5. Puzzles require logical thought to solve, not good reflexes.

    I think that sums it up pretty well. Note that there are some very old games people consider adventure games that depart from one or more of the above, and that would make them "nontraditional" in that aspect. Maniac Mansion let you choose multiple characters with different skills, for example. I also remember an old text adventure that used the same scenes, but randomized certain things at the beginning, so that one way of solving a problem the first time you played wouldn't necessarily work the next time you played.

  • @WarpSpeed said:
    5. Puzzles require logical thought to solve, not good reflexes.

    This pretty much determines the games I like to play :) I'm good with my brain power, not so good with my fingers and thumbs...

    Hence, adventure games, and puzzle games (ones that don't have stupid time limits) are my favourites.

    Your list is a good summary, WarpSpeed, although there are some adventure games where you have a choice of protagonist/skill set (e.g Maniac Mansion), but if you choose the *wrong* character(s)/skill set and can't complete the game (as was the case in MM) then that ain't all that grand :)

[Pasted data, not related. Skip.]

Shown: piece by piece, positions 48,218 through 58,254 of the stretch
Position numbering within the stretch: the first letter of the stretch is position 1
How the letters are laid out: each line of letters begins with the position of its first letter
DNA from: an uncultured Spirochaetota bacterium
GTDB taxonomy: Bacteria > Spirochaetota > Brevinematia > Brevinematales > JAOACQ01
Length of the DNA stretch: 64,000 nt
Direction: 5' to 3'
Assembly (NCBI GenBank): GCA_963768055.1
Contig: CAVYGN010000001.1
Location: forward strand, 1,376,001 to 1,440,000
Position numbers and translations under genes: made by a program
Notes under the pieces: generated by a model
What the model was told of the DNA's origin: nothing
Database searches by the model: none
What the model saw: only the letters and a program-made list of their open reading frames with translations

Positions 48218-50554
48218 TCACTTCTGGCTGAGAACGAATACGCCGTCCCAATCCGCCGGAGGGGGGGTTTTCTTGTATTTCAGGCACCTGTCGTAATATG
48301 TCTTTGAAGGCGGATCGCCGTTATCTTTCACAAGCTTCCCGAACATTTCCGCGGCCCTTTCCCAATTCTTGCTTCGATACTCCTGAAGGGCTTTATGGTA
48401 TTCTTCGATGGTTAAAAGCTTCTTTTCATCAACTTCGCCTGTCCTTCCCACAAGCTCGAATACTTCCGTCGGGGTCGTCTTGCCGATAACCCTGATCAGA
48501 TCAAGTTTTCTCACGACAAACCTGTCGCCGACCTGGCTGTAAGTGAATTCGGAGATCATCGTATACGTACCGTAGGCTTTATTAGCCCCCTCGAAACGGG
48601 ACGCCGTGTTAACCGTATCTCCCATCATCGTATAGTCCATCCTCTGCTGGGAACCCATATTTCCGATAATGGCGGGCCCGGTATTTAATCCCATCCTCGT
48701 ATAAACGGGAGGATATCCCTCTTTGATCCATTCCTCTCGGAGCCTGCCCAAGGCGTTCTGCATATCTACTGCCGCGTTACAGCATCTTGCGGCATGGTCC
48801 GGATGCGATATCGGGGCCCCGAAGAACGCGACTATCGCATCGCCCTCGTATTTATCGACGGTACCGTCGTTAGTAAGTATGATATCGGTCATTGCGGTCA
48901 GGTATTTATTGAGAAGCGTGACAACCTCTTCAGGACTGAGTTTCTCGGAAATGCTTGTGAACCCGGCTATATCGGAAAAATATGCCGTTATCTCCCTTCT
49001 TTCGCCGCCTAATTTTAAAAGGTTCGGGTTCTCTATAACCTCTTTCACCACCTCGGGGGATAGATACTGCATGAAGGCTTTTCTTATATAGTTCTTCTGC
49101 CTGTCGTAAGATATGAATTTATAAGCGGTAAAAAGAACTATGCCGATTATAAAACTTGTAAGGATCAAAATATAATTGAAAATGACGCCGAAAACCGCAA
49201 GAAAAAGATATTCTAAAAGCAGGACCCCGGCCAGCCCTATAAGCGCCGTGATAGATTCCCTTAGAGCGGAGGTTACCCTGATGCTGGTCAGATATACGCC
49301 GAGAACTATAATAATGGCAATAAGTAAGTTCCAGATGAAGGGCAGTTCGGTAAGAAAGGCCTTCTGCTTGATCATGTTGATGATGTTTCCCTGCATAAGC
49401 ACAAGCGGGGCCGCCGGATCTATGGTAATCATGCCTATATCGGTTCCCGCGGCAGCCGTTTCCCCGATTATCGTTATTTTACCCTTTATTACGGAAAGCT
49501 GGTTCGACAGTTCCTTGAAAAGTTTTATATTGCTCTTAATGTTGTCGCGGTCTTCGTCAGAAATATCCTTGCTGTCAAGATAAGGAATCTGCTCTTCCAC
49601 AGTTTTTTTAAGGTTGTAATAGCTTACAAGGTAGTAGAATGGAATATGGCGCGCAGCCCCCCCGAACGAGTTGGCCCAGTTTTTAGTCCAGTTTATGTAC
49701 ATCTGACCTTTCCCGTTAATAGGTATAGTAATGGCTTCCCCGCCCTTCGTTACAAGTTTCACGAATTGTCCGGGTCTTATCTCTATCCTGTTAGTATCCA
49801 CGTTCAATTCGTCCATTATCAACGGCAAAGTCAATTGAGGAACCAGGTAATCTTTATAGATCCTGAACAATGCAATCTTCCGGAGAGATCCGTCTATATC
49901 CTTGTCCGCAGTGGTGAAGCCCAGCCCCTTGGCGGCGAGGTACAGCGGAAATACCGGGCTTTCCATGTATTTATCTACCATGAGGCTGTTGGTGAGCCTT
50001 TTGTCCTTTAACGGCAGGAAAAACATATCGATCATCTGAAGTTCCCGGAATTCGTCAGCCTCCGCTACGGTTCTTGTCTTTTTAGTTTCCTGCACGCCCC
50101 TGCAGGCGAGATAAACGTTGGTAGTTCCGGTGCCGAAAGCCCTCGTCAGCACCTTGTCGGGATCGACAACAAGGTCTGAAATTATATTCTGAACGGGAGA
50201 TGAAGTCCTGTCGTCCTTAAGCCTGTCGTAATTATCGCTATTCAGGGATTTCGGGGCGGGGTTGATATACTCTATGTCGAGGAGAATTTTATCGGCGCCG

• @MusicallyInspired said: Some people consider RPG's adventure games. They're still clearly wrong.

    I think MODERN RPGs (Think Baldur's Gate) took a lot from the adventure genre. Wide worlds, character and puzzle based, story driven, etc. Old RPGs, from the '80s and '90s, are clearly a different breed altogether, but I think the modern (post '98 or so) RPG took a lot of the driving elements of adventure games and rolled them into the modern "RPG" genre.